Is this the definition of a successful assignment?

The most wonderful thing happened while I was marking my first-year Advertising students’ final blogs today.

Within moments of beginning, I realized that some of this week’s best posts are the ones that aren’t being graded.

Yes, you read that right. Some of my Writing for Marketing students did some of their best work of the semester knowing full well that they wouldn’t get a single mark for it.

Wow! And what does this mean?

Before I answer, I’ll explain that I mark only five of eight weekly blog entries at random. So only half of students had their eighth post marked this week. Several of those students had already had five of their entries marked, so they merely had to complete a post without fear of it being graded. They could have done a crappy job if they wanted to without fear of lowering their mark. But so many didn’t!

Does this mean that all of these students—nearly half of first-years—have actually come to love writing and blogging?

To answer that question, you merely have to read a few of last week’s posts, like that of superstar blogger Emm Fawcett, who writes about how blogging has made her a better writer.

But you don’t have to stop there. You can also read Tim Frost’s final post. In it, he writes about his turnaround in his views about the value of blogging.

Or you can learn from Abigail Roberts who describes the top lessons she learned from this blogging assignment.

Several other students also reflected on the assignment. Some of them wrote about their excitement to finally start blogging about subjects that really interest them instead of having to stick to my strict guidelines.

And who can blame them? My guidelines are fairly restrictive as they serve purposes beyond learning the basics of blogging for marketing, such as the art of critical thinking, writing mechanics and formatting, and the importance of sourcing one’s information.

I look forward to following the continuing blogs of my students, but even those who don’t continue have gained much from the exercise.

And while the assignment is almost over—students still have to submit their last peer evaluations of one another’s blogs as well as a grammar diary addressing five writing challenges discovered over the semester—the excitement continues.

Next semester, our Advertising and Marketing Communications Management program will celebrate its students’ best work at the annual Greg Awards. There, three program graduates will choose the Blog of the Year. A writing award like this will look wonderful on a student’s resume.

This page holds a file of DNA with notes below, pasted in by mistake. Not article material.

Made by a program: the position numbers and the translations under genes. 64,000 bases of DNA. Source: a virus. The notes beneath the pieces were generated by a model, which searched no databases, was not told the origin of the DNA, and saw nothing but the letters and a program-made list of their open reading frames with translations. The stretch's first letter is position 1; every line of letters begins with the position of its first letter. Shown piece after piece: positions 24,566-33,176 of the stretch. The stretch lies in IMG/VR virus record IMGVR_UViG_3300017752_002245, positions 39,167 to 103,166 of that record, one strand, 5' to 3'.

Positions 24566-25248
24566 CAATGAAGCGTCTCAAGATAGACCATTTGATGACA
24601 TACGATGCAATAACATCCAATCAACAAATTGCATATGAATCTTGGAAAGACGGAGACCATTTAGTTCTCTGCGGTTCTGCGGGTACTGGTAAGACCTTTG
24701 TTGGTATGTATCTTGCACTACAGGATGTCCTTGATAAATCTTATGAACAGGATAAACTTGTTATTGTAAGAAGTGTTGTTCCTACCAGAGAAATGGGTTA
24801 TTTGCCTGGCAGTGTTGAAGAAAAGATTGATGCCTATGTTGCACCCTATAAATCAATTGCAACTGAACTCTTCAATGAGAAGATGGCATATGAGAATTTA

Allow me to end my final 2012 student blogger review post with a quote from an anonymous source at “A blog is merely a tool that lets you do anything from change the world to share your shopping list.”

I say forget about the shopping list. Get out there and change the world.


So, without further ado, allow me to introduce my final 2012 MCOM 5 Top Weekly Blogger list:

At first blogging, for Emm, was like pulling teeth

Emm Fawcett explains how blogging helps people become better writers.

Tim Frost writes about his turnaround on the value of blogging.

Abigail Roberts writes about the top lessons she learned about the value of blogging.

Zany writer Emily McCracken reveals another crazy merchandising product: edible deodorant. Ewww! Do you eat it before or after you’ve rubbed your ‘pits?

Andrea Durfee recently learned how to give an elevator pitch

Andrea Durfee writes with humour about the art of the elevator pitch.

Sarah Durrant writes about a phenomenon called “showrooming” that is really starting to hurt the big box category killers. Who would have thought that these retail titans, which have been alleged to devastate countless downtown retail districts, could also be so vulnerable?

Uber blogger Brianna Visser reveals a new form of advertising that can get your mortgage paid for you. Read all about it in her Week 8 blog post.

Kevin Perkin describes how advertisers use gender to target their advertising campaigns

Kevin Perkin writes about advertising that targets gender.

Last, but certainly not least, Jamie Chiarello displays his refreshing sense of humour by pondering how Wikipedia is hurting the venerable encyclopedia.

About teachingteacher

Business communications instructor, journalist, corporate communications writer and media trainer ... and Masters Candidate M.Ad.Ed.
This entry was posted in Blogging, Course design, Critical Thinking, Reflective Practice, Transformative learning and tagged , , , , , , , , , , , , , , , , , , , , , , , , , , , . Bookmark the permalink.

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